Checking accounts come in all shapes and sizes, but banks and credit unions know that seniors and students use their accounts in distinct ways. Many offer student and senior checking accounts to appeal to these consumers, offering features that appeal to these groups like an “oops” for overdrafting (for students) and free checking printing (for seniors).
Student Checking Accounts.
While normally aimed at students ages 18-24, student checking accounts can be available to a wide range of young people. Sometimes these accounts are available to high school students, while many times the account holders just need to fit the age range whether or not they’re enrolled in school. The common features of these accounts include unlimited free check writing, no monthly service fee, and a few non-bank ATM withdrawals each month with no charge from the bank (Note: The ATM surcharge fee generally still applies.). They often offer a simple credit card aimed at students with low maximum balances and relatively simple terms.
Senior Checking Accounts.
Seniors tend to use their debit card less, write more checks, and make withdrawals less frequently than other checking account holders, and the accounts offered to them reflect this difference. Senior checking accounts tend to come with free checks, low or no service charges, and additional features designed to make travel or long-term savings convenient for their older customers. Who qualifies as a “senior” to banks? Unfortunately, it’s not a standardized term, so some banks and credit unions offer these accounts to individuals 50 and older, while others only consider customers 60 and older to be “seniors.” Make sure you fit the age profile before you open one of these accounts.
Is a Student or Senior Account Right for You?
Just because a checking account is aimed at the demographic you fall under doesn’t mean the account is the best option for you. For example, some of these types of accounts may work for you:
Accounts for the Tech-Savvy.
Some banks and credit unions offer accounts aimed at people comfortable with technology, regardless of age. For the tech-savvy or just tech-literate, PNC’s Virtual Wallet offers a unique online banking platform, multiple linked accounts, and great mobile banking options. Other banks offer tech options like mobile banking, email and text alerts, or remote deposit. These features might overshadow any student- or senior-focused options from a financial institution without adequate technology options.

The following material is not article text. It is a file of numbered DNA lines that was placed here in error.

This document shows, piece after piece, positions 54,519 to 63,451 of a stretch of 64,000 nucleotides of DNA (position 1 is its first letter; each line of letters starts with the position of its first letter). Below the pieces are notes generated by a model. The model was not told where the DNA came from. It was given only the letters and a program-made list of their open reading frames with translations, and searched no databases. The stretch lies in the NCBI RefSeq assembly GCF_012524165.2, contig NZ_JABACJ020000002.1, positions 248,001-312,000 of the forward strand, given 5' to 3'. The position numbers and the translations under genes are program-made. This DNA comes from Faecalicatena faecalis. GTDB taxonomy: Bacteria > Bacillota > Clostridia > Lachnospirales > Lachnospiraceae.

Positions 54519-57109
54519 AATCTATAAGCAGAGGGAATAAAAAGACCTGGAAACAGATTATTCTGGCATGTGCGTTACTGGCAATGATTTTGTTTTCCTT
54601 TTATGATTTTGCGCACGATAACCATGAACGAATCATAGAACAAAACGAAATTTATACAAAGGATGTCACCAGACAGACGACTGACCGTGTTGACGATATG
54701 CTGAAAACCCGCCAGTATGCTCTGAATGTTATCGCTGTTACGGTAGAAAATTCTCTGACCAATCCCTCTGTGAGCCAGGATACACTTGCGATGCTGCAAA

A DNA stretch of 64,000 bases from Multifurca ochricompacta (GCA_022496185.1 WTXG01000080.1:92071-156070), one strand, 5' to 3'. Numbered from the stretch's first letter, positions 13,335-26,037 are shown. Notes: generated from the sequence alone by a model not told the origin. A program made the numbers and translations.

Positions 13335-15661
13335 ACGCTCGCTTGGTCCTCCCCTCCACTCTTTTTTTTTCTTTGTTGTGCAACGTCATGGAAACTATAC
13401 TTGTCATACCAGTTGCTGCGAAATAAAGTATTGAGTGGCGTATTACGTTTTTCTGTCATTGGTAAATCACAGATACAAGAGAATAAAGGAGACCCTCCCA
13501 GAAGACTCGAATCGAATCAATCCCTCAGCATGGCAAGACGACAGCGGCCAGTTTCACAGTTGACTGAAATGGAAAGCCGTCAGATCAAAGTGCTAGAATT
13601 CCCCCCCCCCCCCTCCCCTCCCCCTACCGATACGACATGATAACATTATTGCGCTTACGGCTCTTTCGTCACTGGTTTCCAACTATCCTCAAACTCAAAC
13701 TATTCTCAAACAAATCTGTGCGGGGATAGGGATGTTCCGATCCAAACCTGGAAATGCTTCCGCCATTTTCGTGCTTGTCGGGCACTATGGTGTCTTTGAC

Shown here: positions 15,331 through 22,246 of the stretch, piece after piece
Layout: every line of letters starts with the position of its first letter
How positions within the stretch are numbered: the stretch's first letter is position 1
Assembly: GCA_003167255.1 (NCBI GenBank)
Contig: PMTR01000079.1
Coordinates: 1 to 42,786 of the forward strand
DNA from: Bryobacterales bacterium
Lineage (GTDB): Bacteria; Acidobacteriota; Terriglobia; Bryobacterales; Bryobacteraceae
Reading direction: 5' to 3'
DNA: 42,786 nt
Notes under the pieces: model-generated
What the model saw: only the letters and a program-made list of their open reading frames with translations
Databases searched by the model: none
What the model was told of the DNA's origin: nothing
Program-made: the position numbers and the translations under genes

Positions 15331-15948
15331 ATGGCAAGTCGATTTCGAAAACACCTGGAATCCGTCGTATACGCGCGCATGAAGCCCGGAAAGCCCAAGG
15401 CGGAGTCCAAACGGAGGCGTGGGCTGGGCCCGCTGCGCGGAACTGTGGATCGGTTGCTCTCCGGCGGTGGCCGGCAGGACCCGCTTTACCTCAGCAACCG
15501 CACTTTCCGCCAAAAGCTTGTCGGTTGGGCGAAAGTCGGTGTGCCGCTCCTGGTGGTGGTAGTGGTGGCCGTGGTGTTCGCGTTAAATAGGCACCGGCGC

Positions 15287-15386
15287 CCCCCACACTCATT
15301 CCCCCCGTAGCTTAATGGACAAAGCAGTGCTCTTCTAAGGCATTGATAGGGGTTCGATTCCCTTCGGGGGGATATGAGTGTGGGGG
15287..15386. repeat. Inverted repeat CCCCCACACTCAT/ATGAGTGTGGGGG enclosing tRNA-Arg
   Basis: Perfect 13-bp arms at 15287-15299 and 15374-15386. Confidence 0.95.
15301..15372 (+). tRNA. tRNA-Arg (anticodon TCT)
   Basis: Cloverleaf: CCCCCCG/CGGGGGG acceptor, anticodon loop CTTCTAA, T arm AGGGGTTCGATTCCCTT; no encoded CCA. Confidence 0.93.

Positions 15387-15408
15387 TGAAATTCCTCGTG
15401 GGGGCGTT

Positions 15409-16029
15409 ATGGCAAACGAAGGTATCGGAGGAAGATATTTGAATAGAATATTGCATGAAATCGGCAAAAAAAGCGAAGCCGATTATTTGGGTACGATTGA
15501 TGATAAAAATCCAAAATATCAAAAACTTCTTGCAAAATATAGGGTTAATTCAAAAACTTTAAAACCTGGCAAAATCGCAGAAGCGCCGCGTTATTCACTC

Premium Checking Accounts.
Many banks and credit unions offer “Premium” accounts to customers/members with large monthly balances. If you keep a large sum of money in your checking account or have other accounts with the institution (read “Understanding Balance Requirements”), you will want to take a look at these accounts as well. Beyond offering free checks and no-fee non-bank ATM withdrawals, these accounts may offer extra features like discounts on loans and higher savings rates. (At the same time, if you keep a high checking account balance, you might want to look into investing that money or putting it in a savings account or money market account that earns interest).
High-Yield Interest “Rewards” Checking Accounts
These accounts reward customers by offering bonus interest rates, no-fee non-bank ATM withdrawals if they meet certain criteria like a minimum number of debit card purchases in a month and enrolling in estatements instead of paper statements. Depending on your banking behavior, you may easily qualify to earn the rewards these accounts offer. Be careful, though — if you don’t meet the criteria in any given month, the rewards are not offered and the bank or credit union may charge you fees for activity that would otherwise be free (like ATM withdrawals). Read more about these accounts here.